After a pleasant Sunday stroll in Styal woods with Stay At Home Hazel, The Pixies and other Hangers On (see small album here), something a bit meatier seemed in order.
So yesterday I rescued Notchy from the clutches of deepest Cheshire, from where we pottered down to Exeter.
Hotel Priddle provided excellent B&B and a fine pie - the name for which opened a lively debate. Could it really have been a Shepherd's Pie, if made with beef?
Anyway, this morning Colin, the Basil Fawlty of Hotel Priddle, helpfully gave us a lift to Polsloe Bridge Station, from where a rattly train delivered us to Exmouth, our starting point for this year's section of the coast path.
[Our progress over the past couple of years can be followed by typing 'SWCP' in the search box at the top of the blog.]
We are not purists, we didn't swim across the Exe estuary, or even get a ferry. But we did start roughly opposite where we stopped or passed by last year.
The dull day and the damp following wind did little to dampen our enthusiasm, though it does seem a little odd to be walking as a twosome in September, when most of the route from Minehead has been walked as part of a large group in late May, over the last 10 to 15 years.
The mussels of Exmouth have a hard time - seabirds hovered over the road east, past Conger Rocks, dropping their mussels from heights for which the victims' shells were not designed.
Near Littleham Cove a hillside full of mobile homes overlooks a noisy army firing range. Beyond that, Budleigh Salterton lurks on the other side of a sandy hillock that's making a concentrated effort to crumble into the sea. High brambles form a 'green lane' between the cliff and a golf course.
An early lunch at A Slice of Lyme in Budleigh Salterton - excellent pannini/toasted sandwich - set us up for the afternoon.
A marshy inlet offered good reason for a nature reserve, which we were obliged to pass through as the only sensible means of navigating a narrow passage at Otterton Ledge. Egrets and cormorants vied with herring gulls and a miscellany of smaller birds for space on the sandy banks.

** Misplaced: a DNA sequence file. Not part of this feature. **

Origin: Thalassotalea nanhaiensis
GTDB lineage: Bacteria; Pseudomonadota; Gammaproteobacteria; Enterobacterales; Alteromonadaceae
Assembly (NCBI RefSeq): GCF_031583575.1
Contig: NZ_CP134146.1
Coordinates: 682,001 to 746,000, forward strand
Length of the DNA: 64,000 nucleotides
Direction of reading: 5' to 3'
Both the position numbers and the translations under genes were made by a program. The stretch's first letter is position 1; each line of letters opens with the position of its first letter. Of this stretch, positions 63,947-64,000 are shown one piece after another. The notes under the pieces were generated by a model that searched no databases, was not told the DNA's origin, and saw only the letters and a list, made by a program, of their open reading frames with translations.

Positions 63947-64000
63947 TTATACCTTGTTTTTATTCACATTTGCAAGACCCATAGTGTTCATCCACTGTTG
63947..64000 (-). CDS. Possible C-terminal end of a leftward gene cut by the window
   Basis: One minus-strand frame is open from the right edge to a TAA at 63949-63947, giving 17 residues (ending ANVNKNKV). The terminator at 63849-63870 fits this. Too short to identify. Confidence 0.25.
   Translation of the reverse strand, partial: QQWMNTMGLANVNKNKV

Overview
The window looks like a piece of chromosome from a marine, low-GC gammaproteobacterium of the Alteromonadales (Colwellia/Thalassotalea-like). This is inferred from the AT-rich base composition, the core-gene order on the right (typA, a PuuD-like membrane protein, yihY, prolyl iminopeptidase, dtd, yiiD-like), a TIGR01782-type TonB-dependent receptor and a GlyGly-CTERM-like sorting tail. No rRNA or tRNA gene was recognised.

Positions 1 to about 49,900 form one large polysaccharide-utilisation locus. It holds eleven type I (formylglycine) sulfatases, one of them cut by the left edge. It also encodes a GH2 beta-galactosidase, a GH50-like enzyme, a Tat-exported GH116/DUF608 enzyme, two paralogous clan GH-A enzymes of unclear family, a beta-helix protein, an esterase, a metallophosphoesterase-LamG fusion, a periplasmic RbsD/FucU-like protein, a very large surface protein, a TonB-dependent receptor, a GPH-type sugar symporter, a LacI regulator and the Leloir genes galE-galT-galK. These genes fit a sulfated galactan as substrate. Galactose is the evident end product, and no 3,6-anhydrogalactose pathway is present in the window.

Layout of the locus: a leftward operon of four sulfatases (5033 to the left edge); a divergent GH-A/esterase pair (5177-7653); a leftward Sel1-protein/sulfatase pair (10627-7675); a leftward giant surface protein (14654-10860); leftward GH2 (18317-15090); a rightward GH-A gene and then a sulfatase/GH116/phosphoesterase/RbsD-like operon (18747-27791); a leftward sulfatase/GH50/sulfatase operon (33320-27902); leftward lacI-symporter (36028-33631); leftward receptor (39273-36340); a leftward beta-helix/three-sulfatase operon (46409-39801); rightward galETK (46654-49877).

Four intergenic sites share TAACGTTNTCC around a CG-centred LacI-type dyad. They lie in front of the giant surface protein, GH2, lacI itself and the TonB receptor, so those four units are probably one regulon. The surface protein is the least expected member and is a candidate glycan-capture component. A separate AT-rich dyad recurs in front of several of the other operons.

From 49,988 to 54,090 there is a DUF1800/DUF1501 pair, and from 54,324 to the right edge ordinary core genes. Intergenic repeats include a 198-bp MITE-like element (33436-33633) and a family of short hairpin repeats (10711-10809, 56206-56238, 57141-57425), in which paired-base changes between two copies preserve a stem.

Despite the lateness of the season, wild flowers abound, with some of the early spring flowers such as Herb Robert and Red Campion still going strong, along with Thistles, Clovers, Mustards, Ragwort, Thrift, Yarrow and many more.
Lots of fruits are ripe for harvesting, with a fine crop of blackberries hereabouts.
There were many folk about today; the caravan parks were busy; Sidmouth's B&Bs were mostly full. It was hot and humid.
The path from Budleigh Salterton rises over a few little nobbles through pretty woodland above high cliffs on one side, with pastoral farmland and a huge pig farm on the landward side.
After a while a sharp descent dropped us past an amphitheatre of benches to Connaught Gardens, where we enjoyed tea and cake in the Clock Tower tearooms before continuing on past the Sidmouth Fiddler and into the centre of this small but perfectly formed town.
Berwick House (www.berwick-house.co.uk), was soon discovered. Sue and David are our hosts, and they recommended the Swan Inn, a quintessential English pub. My meal was excellent; Notchy's only complaint about his liver and bacon was that there was too much!
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Sunday, 12 September 2010
It’s always good to catch up with old friends. Alan and I worked, for different firms, on the same cases in years past, with happy outcomes despite the occasional attentions from dodgy directors and Private Eye.
“Fancy lunch in town?” I suggested.
“It’s the Langley 11 on Saturday” came the reply “how about it?”
I wasn’t sure. I Googled ‘Langley 11’. Just one result – from Buxton and District Athletic Club. (See below*)
So, it was a run. “I’m not running fit” I responded. “Nor me, I’ll be walking” came the reply.